Another special celebration is on the second weekend in July. Scottish clans from all over the United States and Canada gather ’round Grandfather Mountain near Linville, North Carolina to indulge in Highland Games. Music and dancing, as well as track and field events are scheduled. Contests of strength such as tossing the caber (similar to a short telephone pole and as long as 20 feet and weighing as much as 150 pounds) are heaved (If I were there, with my luck, someone would grab and throw me instead).

Men and women in colorful kilts perform the sword dance, the Scottish Reel, and the Highland Fling, and the mountains echo with the wail of bagpipes and the thunder of drums. You can differentiate between Scottish clans by their last names, and their tartans — the plaid design on their clothes. If I were Scotch, I would have a special kilt made up of quilted N.Y. Giants logos. Then, at a Giants game in December, the frigid, icy, weather would turn my legs red and blue, matching the Giants colors.

Another national holiday observed in July is on the 14th in France — Bastille Day or Fete Nationale. This day means as much in France as July 4 does in this country, for it is also their Day of Independence. On that day in 1789, a ragged mob, on their way to the Bastille (a prison), swept through the streets looking for justice. The Bastille represented all that was evil in France. Under the King, the rich paid no taxes on their land and lived in luxury. The poor, however, were heavily taxed, and often left hungry. If anyone complained, that person was thrown into the Bastille and forgotten.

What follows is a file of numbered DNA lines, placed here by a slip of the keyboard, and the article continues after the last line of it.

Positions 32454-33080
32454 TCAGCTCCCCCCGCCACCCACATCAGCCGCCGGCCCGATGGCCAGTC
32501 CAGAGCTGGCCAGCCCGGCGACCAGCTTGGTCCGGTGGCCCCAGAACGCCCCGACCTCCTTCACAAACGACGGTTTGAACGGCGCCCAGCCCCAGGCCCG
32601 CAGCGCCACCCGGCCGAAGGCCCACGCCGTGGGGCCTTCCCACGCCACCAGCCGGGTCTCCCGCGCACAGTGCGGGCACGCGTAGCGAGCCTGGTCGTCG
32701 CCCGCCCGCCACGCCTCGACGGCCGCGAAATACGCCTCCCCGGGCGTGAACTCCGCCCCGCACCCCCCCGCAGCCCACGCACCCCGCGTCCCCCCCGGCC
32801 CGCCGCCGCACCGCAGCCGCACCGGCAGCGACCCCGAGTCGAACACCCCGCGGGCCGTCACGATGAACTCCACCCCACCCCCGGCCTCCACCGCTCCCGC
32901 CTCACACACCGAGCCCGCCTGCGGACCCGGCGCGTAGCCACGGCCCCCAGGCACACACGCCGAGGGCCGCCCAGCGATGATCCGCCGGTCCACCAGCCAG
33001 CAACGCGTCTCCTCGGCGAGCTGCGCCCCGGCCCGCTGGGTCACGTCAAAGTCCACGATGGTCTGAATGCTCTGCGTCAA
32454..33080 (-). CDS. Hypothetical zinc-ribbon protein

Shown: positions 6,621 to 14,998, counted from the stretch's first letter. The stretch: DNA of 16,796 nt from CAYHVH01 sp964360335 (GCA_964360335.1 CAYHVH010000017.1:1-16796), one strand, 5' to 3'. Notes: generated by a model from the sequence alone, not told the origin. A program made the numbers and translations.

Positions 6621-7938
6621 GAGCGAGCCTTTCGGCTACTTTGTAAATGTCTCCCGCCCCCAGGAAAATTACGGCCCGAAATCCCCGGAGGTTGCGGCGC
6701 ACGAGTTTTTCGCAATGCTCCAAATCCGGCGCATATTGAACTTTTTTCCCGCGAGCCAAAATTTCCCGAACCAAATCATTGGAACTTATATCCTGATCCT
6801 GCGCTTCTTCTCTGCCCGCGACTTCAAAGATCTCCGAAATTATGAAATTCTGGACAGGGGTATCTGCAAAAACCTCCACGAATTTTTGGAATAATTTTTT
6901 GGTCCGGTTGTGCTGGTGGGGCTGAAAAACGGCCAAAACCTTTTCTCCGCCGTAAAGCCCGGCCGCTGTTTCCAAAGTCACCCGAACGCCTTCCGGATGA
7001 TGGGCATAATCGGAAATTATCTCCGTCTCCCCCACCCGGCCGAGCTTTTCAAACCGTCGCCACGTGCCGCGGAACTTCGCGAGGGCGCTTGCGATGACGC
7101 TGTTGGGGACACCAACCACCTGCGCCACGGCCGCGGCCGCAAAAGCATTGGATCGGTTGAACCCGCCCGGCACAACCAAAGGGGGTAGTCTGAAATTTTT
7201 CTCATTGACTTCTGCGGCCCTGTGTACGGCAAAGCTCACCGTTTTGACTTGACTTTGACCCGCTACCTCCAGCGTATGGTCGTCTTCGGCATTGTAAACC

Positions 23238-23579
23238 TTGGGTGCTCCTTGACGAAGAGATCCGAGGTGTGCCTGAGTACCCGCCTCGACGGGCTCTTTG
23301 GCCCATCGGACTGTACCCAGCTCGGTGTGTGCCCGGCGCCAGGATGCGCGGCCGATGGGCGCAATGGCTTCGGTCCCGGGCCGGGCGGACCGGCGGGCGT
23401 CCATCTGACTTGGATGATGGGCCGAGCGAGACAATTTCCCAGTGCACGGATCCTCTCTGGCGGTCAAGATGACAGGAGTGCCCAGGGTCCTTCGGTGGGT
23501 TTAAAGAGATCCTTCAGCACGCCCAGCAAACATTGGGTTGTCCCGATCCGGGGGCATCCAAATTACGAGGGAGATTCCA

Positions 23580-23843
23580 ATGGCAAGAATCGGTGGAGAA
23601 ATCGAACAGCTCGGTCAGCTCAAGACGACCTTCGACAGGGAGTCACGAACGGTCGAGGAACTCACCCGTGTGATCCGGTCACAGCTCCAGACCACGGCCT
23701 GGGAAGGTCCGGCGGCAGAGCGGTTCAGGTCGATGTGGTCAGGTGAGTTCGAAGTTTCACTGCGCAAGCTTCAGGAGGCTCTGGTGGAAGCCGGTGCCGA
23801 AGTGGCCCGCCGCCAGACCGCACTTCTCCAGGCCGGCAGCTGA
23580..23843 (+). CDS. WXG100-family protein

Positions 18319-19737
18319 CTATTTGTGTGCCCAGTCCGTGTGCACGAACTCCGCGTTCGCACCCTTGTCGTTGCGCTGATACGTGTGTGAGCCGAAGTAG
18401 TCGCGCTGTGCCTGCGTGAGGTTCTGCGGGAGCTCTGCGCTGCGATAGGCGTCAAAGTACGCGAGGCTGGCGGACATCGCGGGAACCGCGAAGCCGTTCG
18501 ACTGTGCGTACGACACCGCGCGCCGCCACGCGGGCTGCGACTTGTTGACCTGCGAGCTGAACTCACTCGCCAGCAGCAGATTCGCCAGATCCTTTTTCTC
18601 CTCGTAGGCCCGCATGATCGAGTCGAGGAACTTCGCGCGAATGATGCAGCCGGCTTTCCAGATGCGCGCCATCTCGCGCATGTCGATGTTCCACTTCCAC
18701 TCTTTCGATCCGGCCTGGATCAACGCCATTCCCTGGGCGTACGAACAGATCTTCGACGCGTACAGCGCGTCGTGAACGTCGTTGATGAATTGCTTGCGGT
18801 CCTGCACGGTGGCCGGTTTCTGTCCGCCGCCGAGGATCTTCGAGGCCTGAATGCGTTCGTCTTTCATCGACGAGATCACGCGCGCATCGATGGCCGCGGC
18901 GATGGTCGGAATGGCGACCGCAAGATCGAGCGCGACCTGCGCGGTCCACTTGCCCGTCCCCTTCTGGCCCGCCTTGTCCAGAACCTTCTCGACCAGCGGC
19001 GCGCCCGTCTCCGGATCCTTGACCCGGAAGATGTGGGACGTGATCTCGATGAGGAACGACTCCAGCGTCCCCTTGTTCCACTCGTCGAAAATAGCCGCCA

So, on that memorable day, the mob rose up in anger. They stormed the Bastille, killed the guards, and freed the prisoners. The next day, they began to tear down the hated prison, stone by stone. It was the beginning of the French Revolution.

The joyful celebration of Bastille Day begins on the night of July 13 with a torchlight parade. At daybreak, cannons announce the arrival of the new day. There are parades, games, speeches, and shows, and at night, public buildings and fountains are lit. Fireworks burst in the sky and the people dance in the streets until dawn, just as they did on the first Bastille Day.

Not to be outdone, on July 24, South America celebrates the birthday of Simon Bolivar (“El Libertador”), the George Washington of South America. General Bolivar fought for the freedom of the Spanish colonies in South America. In 1824, Bolivar's “army” crushed the Spanish military and won independence for Bolivia, Colombia, Ecuador, Peru, and Venezuela. He was chosen to be the first president of a union of South American countries.

Finally, on July 25, Puerto Ricans will celebrate Constitution Day. For more than 400 years, the island lived under Spanish rule. But, following the Spanish-American War in 1896, Spain gave up Puerto Rico to the United States. Puerto Rico then adopted their own constitution on July 25, 1952, and became a free commonwealth with its own governor. On July 25, parades mark Puerto Rico's most important holiday.

So readers, there you have it - my history lesson for the month of July. It is not only a beautiful time of year, but also an important one.

Enjoy it.

Reach columnist Alex Berger by e-mail at or call 229-0300, Ext. 139.